Innovative UC program opens doors for first-gen students

Young researchers find opportunity, community, collaboration

Brittany Rice had always been drawn to the sciences. Earning her degree in biological sciences from the University of Cincinnati exposed her to a full range of study during her undergraduate career, including chemistry, physics, sociology, mathematics and psychology.

“It’s a well-rounded major, and you can go many directions with it,” Rice says. But one direction she still wanted to go in was research — an area that for Rice felt out of reach. “Being first generation and low-income, I did not believe I was cut out for research,” she says. “I was unsure if I had the tools and knowledge to work in a research lab.”

Enter associate professor of chemistry Ryan White. Inspired to open doors for students like Rice, White launched the Pathway to Undergraduate Research for First Generation College Students during the 2021-22 academic year, welcoming an inaugural cohort of eight students, including Rice.

UC associate professor of chemistry Ryan White

UC associate professor of chemistry Ryan White

“The main goal here is integrating first-gen students in our research culture at UC early, to help build a community of researchers who support each other,” White says. “The key here is interaction with other students and faculty, both of which help improve retention and the overall college experience.”

In addition to day-to-day challenges associated with acclimating to college study and culture, first generation college students face additional barriers—among them can be lack of support from family and peers, college preparedness, racial disparity and financial stability.

The value of undergraduate research in training future scientists is well documented, White notes in his funding proposal for the program. But a gap remains in participation by first-generation students, with the largest barriers being understanding the process for getting involved in academic research, knowing its value, and financial support.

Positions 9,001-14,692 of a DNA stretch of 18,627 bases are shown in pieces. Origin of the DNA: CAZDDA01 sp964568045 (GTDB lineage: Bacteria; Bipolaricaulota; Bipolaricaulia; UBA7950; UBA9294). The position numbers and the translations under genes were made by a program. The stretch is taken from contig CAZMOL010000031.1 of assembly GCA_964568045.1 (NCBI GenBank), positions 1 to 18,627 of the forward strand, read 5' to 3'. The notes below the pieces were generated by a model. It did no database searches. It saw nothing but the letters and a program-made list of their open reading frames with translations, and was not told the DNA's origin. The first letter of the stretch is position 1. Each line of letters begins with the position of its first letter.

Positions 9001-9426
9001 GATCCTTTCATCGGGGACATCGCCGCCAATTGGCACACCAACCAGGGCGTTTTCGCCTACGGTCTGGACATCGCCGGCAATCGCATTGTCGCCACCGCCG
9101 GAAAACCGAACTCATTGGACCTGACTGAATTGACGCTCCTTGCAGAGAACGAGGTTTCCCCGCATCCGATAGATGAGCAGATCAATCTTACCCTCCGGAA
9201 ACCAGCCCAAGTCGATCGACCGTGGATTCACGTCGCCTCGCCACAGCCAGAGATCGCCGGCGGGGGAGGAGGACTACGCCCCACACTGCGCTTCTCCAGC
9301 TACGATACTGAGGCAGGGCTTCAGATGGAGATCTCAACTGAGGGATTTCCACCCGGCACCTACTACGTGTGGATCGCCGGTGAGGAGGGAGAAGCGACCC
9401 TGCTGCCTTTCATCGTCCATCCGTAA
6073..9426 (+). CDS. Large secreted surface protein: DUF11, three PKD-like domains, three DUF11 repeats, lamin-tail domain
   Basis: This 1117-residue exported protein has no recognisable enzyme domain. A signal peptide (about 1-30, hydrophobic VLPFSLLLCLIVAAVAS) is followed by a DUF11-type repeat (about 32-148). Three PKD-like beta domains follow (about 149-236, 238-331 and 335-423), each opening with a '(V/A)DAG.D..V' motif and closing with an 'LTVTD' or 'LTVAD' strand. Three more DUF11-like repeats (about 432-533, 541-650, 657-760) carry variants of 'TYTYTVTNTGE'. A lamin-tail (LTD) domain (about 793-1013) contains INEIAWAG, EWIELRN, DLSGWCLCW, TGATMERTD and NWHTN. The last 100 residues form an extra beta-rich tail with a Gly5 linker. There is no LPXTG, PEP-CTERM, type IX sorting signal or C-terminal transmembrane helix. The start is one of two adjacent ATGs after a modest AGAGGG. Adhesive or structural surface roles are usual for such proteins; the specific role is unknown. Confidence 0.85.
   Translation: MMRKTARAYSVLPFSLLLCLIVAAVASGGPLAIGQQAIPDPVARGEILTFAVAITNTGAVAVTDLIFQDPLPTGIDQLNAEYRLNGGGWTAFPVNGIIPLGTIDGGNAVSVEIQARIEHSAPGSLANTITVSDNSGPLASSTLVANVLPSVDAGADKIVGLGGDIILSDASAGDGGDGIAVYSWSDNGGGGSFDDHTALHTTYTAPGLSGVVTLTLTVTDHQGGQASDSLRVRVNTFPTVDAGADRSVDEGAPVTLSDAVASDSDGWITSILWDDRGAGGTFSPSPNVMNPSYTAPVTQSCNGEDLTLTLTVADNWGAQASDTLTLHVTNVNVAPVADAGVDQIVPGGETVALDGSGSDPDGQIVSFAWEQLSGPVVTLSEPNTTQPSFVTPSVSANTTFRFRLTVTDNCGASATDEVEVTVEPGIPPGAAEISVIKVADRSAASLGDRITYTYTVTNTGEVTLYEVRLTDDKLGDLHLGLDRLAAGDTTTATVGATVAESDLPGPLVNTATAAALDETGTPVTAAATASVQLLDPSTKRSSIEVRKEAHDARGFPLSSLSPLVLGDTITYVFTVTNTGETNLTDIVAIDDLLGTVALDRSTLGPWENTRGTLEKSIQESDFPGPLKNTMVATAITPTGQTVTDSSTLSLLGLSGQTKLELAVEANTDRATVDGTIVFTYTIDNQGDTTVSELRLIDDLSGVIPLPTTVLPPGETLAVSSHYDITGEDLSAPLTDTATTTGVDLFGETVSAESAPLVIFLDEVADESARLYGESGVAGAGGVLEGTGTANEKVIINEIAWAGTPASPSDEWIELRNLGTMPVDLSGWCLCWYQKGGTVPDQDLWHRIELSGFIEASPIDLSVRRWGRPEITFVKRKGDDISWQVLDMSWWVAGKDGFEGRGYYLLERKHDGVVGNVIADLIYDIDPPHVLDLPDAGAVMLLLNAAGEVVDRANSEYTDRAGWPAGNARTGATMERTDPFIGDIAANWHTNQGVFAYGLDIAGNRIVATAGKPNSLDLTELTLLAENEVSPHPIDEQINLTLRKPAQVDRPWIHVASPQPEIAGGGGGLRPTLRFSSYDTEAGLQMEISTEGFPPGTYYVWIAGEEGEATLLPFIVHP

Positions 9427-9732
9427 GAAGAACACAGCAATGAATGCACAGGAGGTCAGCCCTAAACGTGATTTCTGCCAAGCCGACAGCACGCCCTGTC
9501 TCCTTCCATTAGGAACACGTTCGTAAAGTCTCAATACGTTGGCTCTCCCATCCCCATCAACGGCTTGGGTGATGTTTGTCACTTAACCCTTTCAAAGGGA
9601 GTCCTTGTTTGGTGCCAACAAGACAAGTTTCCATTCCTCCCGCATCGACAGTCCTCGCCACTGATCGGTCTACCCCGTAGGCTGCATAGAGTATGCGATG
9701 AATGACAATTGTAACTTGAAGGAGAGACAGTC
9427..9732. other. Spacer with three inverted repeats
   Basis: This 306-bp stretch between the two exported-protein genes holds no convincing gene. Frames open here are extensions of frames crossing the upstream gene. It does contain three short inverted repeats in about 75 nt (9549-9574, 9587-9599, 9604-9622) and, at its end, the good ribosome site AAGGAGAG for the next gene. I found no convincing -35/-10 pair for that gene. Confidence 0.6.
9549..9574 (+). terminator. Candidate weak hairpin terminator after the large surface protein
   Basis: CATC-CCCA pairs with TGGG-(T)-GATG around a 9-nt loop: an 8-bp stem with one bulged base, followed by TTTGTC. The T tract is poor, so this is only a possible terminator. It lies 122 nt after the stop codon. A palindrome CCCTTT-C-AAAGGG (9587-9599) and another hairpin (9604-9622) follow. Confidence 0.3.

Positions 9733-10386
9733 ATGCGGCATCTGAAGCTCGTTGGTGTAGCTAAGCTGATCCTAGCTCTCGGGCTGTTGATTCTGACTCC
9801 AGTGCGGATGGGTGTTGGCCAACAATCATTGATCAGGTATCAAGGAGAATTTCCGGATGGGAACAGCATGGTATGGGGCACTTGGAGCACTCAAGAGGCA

Funded by the Chemical Measurements and Imaging Program at the National Science Foundation, the Pathways program seeks to address each of the barriers, through information and training workshops, mentor networks, professional development and financial stipends.

Students in the program conduct research in UC labs during the first year, and receive stipends. During the second year of the program, students do research for class credit to satisfy their capstone requirements. White says the hope is that as new cohorts enter the program, current students can get involved as mentors.

Rice, who is currently taking classes to earn her master’s degree in nursing, was introduced to the pathways program through UC’s Gen-1 program. The Gen-1 program is among the nation’s first living-learning communities supporting Pell-eligible, first-generation students in their transition to college life, and throughout their college careers.

“I got involved with the pathways program because the director of Gen-1 let me know about it, and got me connected with Ryan White,” Rice says. “I was most excited about getting experience in a new field. Being someone that was interested in research but unsure how to get involved, this program was the perfect scenario for me. I was excited to gain new skills, mentorship, and network.”

Senior nursing major and program participant Maria Deehan

Senior nursing major and program participant Maria Deehan

Like Rice, senior nursing major Maria Deehan was referred to the pathways program — in her case through her chemistry instructor.